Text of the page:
AACSB's senior vice president and chief officer for the Americas, Michael Wiemer, and Susan McTiernan, dean of the Gabelli School of Business at Roger Williams University, discuss the importance of championing diversity and inclusion in business schools and business.
Susan McTiernan: [00:16] I've always looked at the work that we've done in terms of gender and other types of diversity within AACSB as work that I've been fortunate to be part of.
[00:26] There are a number of very dedicated people within this organization and there have been historically who view diversity and inclusion as critically important factors for business schools and for AACSB.
[00:34] I attended this function just recently for new deans and I noticed that about 35 percent of the people in the room were women—which was very exciting—and I would estimate about 40 percent of the people in the room were from outside of the United States.
[00:53] Nelson Mandela had a saying that our chief diversity officer at Roger Williams University likes to use. I'm borrowing it from her. Probably not as well as she would deliver it. But he talked about how hard the work is until it's done.
[01:09] We continue to make progress and it's great to see the proof of that progress in something like the New Deans' learning community meeting with such a diverse group of attendees.
Michael Wiemer: [01:20] We're very fortunate to have you visibly leading and supporting these efforts. They're significant, and we will continue. In engagement of students, how can business schools engage students in diversity and inclusion efforts?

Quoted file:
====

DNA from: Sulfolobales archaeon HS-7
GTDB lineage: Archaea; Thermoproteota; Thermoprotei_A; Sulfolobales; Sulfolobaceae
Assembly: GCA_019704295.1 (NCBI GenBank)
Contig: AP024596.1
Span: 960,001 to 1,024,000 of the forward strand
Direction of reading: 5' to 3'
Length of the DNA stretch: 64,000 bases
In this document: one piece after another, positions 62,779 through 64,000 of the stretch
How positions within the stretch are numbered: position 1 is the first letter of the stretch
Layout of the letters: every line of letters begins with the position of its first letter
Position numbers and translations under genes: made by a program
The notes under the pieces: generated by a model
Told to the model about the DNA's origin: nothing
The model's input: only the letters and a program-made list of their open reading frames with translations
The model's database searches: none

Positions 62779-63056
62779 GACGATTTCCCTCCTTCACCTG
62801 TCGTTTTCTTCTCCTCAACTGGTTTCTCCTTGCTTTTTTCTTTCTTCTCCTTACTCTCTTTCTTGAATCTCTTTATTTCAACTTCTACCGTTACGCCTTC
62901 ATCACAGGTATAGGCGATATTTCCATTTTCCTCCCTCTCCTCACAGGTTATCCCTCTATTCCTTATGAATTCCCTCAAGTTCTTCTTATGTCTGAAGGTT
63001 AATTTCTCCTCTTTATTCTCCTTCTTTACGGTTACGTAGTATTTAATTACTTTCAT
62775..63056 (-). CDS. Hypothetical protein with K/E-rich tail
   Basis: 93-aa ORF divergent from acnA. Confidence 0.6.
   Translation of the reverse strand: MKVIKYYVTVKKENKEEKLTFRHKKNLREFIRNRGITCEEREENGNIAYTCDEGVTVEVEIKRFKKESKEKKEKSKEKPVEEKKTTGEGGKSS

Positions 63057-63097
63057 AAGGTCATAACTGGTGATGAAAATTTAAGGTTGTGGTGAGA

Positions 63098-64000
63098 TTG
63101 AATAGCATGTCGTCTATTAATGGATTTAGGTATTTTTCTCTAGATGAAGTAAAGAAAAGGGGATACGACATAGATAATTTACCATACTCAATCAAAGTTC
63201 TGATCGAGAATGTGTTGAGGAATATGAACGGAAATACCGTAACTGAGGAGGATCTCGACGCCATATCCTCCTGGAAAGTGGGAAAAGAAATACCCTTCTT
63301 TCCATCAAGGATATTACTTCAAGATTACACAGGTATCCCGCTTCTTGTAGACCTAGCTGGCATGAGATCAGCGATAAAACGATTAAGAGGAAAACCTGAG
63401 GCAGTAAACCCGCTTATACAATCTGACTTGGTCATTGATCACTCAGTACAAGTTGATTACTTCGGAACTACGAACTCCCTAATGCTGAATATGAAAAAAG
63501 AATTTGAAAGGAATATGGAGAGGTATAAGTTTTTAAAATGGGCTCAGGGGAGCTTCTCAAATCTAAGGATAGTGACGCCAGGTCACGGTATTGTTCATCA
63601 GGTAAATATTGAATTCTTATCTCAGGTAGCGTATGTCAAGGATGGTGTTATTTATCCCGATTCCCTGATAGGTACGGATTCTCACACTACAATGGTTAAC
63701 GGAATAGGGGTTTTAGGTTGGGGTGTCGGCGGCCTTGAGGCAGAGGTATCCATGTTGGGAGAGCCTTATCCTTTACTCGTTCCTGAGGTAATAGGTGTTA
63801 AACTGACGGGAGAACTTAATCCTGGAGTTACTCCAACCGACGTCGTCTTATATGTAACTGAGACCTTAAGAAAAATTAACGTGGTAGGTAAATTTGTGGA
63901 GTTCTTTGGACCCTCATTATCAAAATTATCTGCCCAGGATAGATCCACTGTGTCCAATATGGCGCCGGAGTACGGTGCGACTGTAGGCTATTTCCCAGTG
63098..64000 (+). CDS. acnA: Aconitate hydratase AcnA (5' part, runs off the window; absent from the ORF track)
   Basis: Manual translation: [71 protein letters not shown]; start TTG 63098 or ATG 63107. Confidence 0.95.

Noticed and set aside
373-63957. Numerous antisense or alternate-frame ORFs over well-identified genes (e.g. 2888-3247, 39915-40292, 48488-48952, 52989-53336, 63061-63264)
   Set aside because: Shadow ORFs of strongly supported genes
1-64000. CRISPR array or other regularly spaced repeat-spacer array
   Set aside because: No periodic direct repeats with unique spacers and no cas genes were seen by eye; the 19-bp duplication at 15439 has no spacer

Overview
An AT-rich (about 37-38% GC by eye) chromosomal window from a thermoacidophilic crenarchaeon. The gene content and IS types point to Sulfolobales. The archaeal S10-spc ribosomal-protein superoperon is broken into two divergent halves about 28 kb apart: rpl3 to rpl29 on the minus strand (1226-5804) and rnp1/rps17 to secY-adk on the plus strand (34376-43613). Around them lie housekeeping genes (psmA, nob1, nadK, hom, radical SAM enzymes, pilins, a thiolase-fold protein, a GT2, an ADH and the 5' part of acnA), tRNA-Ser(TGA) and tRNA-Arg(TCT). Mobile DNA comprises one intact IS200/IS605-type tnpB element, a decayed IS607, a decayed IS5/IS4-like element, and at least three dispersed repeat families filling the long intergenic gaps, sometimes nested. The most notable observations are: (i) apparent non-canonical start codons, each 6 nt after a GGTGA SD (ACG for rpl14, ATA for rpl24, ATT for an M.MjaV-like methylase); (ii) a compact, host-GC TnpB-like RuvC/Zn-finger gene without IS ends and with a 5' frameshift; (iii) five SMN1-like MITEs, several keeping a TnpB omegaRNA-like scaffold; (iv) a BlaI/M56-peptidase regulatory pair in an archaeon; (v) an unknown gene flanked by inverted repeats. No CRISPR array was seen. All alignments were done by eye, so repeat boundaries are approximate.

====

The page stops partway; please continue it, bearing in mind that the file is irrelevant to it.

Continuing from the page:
[01:33] Ultimately to help to prepare them to be leaders of change in today's workforce but perhaps, more importantly, in workforce or workplace of tomorrow.
McTiernan: [01:42] I think as we have seen a change and an evolution of the appreciation for diversity and inclusion in our organizations—like AACSB—and within our business schools and our universities. We've also seen that among our student bodies.
[01:58] They're not, at least in my experience as dean of the Gabelli School at Roger Williams, such that I am happy with our level of diversity. We have a lot more work to do as far as that goes. But I think we're moving in the right direction. I think our students come to us now with an appreciation for how important that is, more so than even five or six or seven years ago.
[02:22] I don't know to what I would attribute that specifically, but I think on a fundamental level diversity and inclusion is good business. We all are working in more and more diverse teams and more and more diverse environments.
[02:38] It's important for us to be able to interact with people who don't come from the same backgrounds as we do and be able to meet them where they are and understand where they've been and really be able to form effective teams in doing that. I think our students come to us with a different sense of appreciation than they have in the past. We try to build on that.
[03:00] We have some efforts underway at our university, at Roger Williams University, that I am just very pleased to be part of. It's a major diversity and inclusion effort which we have gone to great lengths to make sure that students are involved in.
[03:16] It's been great to be witness to that student involvement and how meaningful that is for the students and the ownership that they're taking of that effort at our institution, both at the university and the business school level. We are emphasizing that more and more.
[03:32] We now have a lean in circle at the Gabelli School to encourage women to have a forum for discussion of their challenges as business students. We're in the process of starting a couple of other organizations for different affinity groups within the business school that we hope are going to help in our own individual diversity efforts.
[03:51] I know there are a number of schools who are doing some very exciting things in this area. We all want to do it, we need to do it, and there's a lot of passion out there about doing it and doing it right and doing it successfully.
Filmed February 2018 on site at AACSB's annual Deans Conference in Las Vegas, Nevada, USA.